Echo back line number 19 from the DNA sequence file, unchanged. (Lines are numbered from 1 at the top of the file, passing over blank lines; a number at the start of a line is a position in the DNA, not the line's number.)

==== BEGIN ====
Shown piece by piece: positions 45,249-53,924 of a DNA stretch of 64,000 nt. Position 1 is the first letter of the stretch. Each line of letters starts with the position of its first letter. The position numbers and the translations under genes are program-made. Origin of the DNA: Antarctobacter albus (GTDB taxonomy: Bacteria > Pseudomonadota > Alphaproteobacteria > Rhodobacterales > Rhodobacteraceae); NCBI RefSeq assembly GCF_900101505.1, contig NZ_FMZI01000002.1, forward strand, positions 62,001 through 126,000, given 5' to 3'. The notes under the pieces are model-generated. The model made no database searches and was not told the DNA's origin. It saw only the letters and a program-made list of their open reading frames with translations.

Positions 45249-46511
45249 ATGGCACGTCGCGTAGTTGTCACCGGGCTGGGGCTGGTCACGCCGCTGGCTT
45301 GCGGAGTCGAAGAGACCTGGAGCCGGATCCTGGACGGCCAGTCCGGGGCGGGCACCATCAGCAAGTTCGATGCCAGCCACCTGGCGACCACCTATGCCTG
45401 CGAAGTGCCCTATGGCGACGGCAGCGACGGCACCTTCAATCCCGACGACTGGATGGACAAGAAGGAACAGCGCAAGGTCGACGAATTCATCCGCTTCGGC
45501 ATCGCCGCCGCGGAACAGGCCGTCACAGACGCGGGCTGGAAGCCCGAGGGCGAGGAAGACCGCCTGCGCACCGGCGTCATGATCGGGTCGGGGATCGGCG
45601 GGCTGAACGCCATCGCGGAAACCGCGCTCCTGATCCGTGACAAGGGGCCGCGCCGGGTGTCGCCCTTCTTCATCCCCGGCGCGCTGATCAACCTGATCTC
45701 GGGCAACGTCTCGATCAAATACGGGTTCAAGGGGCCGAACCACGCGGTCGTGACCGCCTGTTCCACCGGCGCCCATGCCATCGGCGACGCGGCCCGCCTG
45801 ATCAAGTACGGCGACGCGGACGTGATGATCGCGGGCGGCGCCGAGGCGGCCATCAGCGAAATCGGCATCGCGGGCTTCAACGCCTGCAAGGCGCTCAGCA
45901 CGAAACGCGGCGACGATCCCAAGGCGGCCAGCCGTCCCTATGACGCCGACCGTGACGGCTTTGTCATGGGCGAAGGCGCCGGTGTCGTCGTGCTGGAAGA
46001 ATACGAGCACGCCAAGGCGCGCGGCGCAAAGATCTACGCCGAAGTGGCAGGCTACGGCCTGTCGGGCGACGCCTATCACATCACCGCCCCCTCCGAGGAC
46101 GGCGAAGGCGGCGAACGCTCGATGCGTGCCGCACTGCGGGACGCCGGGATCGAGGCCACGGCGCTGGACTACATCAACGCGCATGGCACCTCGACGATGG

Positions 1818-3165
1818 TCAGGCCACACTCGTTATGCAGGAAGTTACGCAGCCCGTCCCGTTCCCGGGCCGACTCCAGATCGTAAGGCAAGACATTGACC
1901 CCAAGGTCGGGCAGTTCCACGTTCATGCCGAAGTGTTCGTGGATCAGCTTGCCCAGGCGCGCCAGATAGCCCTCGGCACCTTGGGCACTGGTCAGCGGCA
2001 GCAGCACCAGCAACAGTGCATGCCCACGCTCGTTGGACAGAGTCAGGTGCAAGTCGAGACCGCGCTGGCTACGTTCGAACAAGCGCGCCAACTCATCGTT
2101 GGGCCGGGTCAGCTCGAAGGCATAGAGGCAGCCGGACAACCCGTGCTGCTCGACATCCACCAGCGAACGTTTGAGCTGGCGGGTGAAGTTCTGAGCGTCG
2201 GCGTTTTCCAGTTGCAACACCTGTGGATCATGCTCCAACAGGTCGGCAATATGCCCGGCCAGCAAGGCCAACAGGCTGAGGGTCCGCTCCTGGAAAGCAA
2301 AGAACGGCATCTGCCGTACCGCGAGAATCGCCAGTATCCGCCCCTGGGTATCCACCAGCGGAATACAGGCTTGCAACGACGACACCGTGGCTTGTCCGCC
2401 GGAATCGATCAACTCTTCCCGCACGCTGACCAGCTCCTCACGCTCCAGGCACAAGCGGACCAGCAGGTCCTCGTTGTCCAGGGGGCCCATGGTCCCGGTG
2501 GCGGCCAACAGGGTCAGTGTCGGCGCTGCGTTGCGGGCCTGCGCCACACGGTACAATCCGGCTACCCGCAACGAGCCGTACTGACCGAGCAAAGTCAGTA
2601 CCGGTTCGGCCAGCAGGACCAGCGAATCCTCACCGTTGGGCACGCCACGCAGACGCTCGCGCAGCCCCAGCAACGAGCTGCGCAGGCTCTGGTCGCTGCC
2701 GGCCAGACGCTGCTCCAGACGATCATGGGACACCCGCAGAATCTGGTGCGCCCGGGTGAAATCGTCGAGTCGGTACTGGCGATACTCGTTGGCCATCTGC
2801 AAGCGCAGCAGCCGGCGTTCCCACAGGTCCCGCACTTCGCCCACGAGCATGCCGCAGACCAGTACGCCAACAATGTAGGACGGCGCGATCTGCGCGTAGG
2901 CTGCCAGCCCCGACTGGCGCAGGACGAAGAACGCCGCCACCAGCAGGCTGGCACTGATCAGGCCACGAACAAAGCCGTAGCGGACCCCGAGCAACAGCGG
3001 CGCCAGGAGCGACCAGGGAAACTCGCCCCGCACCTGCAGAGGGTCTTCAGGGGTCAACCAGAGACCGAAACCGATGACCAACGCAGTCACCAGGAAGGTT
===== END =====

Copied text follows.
2301 AGAACGGCATCTGCCGTACCGCGAGAATCGCCAGTATCCGCCCCTGGGTATCCACCAGCGGAATACAGGCTTGCAACGACGACACCGTGGCTTGTCCGCC